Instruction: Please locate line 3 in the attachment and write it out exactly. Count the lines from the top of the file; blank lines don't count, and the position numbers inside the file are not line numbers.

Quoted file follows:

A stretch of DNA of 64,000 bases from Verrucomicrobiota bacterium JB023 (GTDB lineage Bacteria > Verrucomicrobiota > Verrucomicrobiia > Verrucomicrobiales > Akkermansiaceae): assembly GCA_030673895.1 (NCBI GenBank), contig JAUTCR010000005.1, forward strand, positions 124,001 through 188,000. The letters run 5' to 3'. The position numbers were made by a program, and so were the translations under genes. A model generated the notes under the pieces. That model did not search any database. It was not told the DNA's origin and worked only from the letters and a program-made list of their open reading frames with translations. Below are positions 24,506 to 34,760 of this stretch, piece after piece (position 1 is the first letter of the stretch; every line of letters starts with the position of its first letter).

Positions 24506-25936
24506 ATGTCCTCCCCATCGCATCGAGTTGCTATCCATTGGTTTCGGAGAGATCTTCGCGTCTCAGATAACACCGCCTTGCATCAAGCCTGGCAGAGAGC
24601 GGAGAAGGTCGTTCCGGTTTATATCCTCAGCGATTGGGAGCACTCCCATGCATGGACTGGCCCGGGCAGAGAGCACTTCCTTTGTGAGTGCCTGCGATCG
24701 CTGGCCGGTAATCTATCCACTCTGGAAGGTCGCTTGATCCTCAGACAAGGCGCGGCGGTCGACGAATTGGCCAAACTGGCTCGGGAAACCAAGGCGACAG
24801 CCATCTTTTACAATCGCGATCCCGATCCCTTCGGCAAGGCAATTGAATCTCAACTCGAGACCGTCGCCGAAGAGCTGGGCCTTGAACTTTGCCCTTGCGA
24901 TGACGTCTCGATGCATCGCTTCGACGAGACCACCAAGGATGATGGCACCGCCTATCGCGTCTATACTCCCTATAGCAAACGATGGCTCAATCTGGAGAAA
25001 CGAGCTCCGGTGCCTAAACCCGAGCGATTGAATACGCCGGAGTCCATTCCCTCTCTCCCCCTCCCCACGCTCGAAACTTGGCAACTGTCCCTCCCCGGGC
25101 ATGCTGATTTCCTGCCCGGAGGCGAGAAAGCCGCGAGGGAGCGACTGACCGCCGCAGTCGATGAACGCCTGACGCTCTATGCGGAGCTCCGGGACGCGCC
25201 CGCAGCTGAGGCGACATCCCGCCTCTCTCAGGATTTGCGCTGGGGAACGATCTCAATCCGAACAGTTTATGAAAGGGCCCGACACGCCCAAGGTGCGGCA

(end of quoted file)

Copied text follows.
24506 ATGTCCTCCCCATCGCATCGAGTTGCTATCCATTGGTTTCGGAGAGATCTTCGCGTCTCAGATAACACCGCCTTGCATCAAGCCTGGCAGAGAGC